Press Release

IACHR Reiterates Need to Prevent Acts of Violence in Venezuelan Prison

February 22, 2011

Washington, D.C. — The Inter-American Commission on Human Rights (IACHR) expresses its deep concern for those who died or were wounded at the Center-West Region Prison in Venezuela, known as Uribana Prison, as a result of the practice called "The Coliseum." The Commission reiterates to the State the need to take immediate and effective steps to prevent such incidents from happening again.

According to the information the Commission has received, on Tuesday, February 15, and Wednesday, February 16, 2011, two inmates lost their lives and at least 54 were wounded in acts of violence that took place at Uribana Prison, specifically as a result of the practice known as The Coliseum. These acts of violence were reportedly linked to rivalries among prisoners.

In November 2010, the Inter-American Commission expressed its concern over The Coliseum, which consists of group fights that are periodically organized and planned by the inmates. The IACHR at that time urgently called on the prison authorities to exercise effective control of internal security at Uribana Prison and to put an end to this practice.

The Inter-American Commission believes that the fact that this aberrant, bloodthirsty practice known as The Coliseum continues to take place manifests the prison authorities' lack of effective control. These group fights take place in the prison's open areas, at any time of the day, under the passive watch of the security forces. Despite this having become a publicly known phenomenon, widely reported by the local and international media, the State has yet to take concrete steps to keep it from happening again. In this regard, the IACHR reiterates that the State is in the position of guarantor with respect to persons deprived of liberty, and as such it has the absolute obligation to guarantee the rights to life and to humane treatment of those in its custody.

In February 2007, the Inter-American Court of Human Rights granted provisional measures with respect to this prison and required that the State "adopt forthwith and definitively all such provisional measures as are necessary and effective to prevent the loss of lives and the harm to the physical, mental and moral integrity of all persons deprived of liberty in the Uribana Prison."

The IACHR believes that the situation at Uribana Prison is illustrative of a prison reality that is much broader and more complex, characterized essentially by the Venezuelan authorities' incapacity to control internal security in prisons and thus to guarantee the life and humane treatment of prisoners. The result of these serious structural deficiencies is evidenced in the numbers of violent deaths that occur every year in Venezuela's prisons. According to information the State itself has provided, in the 2005-2009 period 1,865 inmates died and 4,358 were injured in acts of prison violence.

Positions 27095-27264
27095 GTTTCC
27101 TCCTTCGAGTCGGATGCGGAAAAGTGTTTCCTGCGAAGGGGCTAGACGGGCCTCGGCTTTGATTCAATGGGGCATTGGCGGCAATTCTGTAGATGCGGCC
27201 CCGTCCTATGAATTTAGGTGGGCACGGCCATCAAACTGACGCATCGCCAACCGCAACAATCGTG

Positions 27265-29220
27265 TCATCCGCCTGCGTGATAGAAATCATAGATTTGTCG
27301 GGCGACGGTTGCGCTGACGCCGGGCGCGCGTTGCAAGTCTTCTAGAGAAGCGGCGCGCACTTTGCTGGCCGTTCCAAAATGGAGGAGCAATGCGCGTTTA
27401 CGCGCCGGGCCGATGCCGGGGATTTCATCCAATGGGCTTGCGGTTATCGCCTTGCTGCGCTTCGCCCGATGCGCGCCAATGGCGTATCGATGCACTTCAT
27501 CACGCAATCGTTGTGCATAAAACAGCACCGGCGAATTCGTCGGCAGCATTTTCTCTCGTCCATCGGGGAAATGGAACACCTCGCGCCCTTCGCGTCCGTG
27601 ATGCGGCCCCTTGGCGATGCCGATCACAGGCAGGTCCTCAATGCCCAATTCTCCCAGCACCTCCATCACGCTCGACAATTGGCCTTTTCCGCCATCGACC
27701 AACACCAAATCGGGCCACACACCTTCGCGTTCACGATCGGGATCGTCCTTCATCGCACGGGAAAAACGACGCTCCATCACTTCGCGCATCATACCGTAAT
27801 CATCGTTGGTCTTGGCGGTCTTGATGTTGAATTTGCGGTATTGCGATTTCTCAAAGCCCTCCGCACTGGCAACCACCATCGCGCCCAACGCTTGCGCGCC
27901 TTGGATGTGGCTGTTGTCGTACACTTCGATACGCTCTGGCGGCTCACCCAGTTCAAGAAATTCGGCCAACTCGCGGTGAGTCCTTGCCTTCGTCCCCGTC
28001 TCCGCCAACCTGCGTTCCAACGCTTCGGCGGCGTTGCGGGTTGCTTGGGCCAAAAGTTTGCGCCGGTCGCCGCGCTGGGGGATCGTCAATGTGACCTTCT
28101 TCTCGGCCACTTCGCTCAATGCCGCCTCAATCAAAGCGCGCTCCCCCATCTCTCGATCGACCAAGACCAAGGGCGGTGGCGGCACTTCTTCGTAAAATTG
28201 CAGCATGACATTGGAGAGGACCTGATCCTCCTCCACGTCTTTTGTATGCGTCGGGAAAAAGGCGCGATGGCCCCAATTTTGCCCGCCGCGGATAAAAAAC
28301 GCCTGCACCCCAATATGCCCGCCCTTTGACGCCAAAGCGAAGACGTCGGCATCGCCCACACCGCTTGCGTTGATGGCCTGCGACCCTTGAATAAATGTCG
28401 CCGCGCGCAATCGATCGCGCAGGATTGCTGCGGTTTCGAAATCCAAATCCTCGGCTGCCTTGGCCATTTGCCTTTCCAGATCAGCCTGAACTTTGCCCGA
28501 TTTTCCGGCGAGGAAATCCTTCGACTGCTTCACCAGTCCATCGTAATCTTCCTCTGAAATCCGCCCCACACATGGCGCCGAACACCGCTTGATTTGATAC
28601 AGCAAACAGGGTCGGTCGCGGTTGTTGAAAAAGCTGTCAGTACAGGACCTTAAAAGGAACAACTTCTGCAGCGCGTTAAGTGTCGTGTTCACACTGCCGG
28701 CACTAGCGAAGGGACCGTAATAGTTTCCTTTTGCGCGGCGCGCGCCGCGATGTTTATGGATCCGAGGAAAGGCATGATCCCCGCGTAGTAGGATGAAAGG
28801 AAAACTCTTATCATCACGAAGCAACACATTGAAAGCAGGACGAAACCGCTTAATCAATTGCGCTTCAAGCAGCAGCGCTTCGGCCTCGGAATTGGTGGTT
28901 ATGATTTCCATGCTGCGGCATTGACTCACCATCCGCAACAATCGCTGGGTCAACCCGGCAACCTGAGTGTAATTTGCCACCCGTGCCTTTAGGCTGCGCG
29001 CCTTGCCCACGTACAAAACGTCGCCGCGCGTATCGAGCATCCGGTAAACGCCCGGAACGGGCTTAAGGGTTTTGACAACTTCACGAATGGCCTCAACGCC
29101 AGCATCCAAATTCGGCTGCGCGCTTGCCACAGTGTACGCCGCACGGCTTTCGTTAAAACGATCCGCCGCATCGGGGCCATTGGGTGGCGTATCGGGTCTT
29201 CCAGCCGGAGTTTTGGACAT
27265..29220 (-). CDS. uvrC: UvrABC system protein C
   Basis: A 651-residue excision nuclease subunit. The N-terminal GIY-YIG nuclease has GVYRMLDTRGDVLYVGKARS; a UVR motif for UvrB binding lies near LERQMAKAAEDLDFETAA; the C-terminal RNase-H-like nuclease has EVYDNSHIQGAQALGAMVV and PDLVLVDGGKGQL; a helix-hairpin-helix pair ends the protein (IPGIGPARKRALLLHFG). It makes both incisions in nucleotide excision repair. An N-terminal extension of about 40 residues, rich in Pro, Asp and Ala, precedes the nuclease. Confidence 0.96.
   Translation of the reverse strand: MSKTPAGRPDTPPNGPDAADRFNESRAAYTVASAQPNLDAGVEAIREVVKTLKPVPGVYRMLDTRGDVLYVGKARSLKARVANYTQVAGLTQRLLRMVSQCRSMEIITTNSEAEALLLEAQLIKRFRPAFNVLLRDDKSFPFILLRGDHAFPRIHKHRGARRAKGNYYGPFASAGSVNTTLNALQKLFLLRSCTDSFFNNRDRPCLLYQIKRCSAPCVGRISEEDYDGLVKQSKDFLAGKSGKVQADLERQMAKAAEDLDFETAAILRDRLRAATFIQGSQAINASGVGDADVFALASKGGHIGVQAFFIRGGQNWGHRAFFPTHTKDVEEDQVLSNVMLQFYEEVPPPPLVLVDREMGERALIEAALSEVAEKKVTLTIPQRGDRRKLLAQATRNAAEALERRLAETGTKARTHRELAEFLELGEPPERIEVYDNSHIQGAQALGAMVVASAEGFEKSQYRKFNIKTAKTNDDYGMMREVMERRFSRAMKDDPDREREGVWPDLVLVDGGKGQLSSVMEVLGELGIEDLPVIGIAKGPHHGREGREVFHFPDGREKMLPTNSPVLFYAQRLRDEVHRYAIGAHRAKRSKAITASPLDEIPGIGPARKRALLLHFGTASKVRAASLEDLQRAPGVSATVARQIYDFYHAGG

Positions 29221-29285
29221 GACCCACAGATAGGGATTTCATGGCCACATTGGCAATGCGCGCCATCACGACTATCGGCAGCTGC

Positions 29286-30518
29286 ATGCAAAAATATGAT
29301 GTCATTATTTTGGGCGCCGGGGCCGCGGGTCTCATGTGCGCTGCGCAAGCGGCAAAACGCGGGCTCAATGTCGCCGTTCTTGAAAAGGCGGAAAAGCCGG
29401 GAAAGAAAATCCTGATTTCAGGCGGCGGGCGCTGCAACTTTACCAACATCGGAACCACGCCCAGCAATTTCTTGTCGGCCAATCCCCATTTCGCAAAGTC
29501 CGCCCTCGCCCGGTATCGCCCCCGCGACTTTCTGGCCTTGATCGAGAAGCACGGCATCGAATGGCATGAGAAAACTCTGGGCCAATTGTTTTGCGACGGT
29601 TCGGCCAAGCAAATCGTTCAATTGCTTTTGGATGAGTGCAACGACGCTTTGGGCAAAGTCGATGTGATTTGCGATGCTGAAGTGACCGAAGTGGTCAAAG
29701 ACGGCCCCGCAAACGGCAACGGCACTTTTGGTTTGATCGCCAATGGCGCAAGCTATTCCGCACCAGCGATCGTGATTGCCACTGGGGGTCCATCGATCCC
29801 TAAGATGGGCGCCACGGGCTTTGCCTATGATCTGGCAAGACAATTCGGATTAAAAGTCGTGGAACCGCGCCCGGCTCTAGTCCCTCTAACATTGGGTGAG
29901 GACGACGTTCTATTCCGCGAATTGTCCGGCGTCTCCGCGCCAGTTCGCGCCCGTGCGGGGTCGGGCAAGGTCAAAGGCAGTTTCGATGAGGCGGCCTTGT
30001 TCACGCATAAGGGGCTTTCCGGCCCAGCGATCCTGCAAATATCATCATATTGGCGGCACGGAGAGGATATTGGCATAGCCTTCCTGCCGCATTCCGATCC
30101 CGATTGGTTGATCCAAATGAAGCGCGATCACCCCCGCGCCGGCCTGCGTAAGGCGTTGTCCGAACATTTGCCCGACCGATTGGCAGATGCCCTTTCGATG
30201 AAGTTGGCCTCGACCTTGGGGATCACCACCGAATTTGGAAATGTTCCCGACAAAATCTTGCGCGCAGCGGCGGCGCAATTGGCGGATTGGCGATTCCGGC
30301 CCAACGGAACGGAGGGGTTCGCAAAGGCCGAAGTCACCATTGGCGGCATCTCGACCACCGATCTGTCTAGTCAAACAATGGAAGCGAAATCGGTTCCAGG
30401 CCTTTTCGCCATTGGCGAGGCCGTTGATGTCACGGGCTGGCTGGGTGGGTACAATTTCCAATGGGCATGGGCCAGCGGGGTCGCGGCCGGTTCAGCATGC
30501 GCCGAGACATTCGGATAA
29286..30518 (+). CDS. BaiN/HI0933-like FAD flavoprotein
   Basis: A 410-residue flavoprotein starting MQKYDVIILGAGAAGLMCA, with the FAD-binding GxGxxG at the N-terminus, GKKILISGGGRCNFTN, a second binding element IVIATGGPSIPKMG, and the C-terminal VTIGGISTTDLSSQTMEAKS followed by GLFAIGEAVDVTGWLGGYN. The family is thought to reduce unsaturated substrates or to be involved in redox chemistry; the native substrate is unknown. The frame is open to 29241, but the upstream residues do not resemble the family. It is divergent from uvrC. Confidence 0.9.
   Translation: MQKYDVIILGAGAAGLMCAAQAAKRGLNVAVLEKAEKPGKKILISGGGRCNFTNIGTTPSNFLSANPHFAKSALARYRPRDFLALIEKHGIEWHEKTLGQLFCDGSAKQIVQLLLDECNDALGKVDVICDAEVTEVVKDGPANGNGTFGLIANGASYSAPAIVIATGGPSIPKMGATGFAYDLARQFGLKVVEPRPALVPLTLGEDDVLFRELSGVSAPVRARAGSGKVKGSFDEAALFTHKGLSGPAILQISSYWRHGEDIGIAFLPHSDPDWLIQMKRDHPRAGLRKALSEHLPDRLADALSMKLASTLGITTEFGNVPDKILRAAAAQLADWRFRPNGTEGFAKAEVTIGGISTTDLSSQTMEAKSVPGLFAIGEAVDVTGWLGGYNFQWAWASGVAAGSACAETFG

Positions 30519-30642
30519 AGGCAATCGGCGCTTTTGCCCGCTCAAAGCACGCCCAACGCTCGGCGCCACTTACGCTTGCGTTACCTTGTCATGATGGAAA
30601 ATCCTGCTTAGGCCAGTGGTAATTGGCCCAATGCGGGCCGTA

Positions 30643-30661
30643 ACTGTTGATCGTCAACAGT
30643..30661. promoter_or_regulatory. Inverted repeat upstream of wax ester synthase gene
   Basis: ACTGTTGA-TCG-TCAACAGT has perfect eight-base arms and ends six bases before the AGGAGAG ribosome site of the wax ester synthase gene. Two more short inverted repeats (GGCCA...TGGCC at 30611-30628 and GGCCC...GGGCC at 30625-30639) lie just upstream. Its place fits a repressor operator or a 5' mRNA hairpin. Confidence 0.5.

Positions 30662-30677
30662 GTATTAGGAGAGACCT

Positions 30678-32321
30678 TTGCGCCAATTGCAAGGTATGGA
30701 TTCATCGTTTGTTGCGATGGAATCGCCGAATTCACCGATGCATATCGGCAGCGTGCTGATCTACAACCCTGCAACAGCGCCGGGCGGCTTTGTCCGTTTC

Along these lines, the IACHR reiterates to the State that the grave situation in Venezuelan prisons demands that the Venezuelan State implement actions that would have an immediate impact on the situation of risk being faced by those held in State custody. The Commission also urges the State to immediately adopt any necessary measures to bring detention conditions in Venezuelan prisons in line with international standards, and to take immediate steps, in addition to any medium- or long-term plans, to guarantee the life and personal integrity of persons deprived of liberty in Venezuela.

The concrete measures that both the Commission and the Inter-American Court have indicated to Venezuela on various occasions include: (a) reducing prison overpopulation and overcrowding; (b) confiscating and preventing the entry of weapons and illicit substances into prisons; (c) establishing effective systems to guarantee a separation between those being prosecuted and those who have been convicted; (d) staffing prisons with enough security guards who are trained and given the necessary means to properly carry out their duties; and (e) conduct serious, effective investigations into the acts of violence that take place inside prisons.

A principal, autonomous body of the Organization of American States (OAS), the IACHR derives its mandate from the OAS Charter and the American Convention on Human Rights. The Inter-American Commission has a mandate to promote respect for human rights in the region and acts as a consultative body to the OAS in this matter. The Commission is composed of seven independent members who are elected in a personal capacity by the OAS General Assembly and who do not represent their countries of origin or residence.

No. 14/11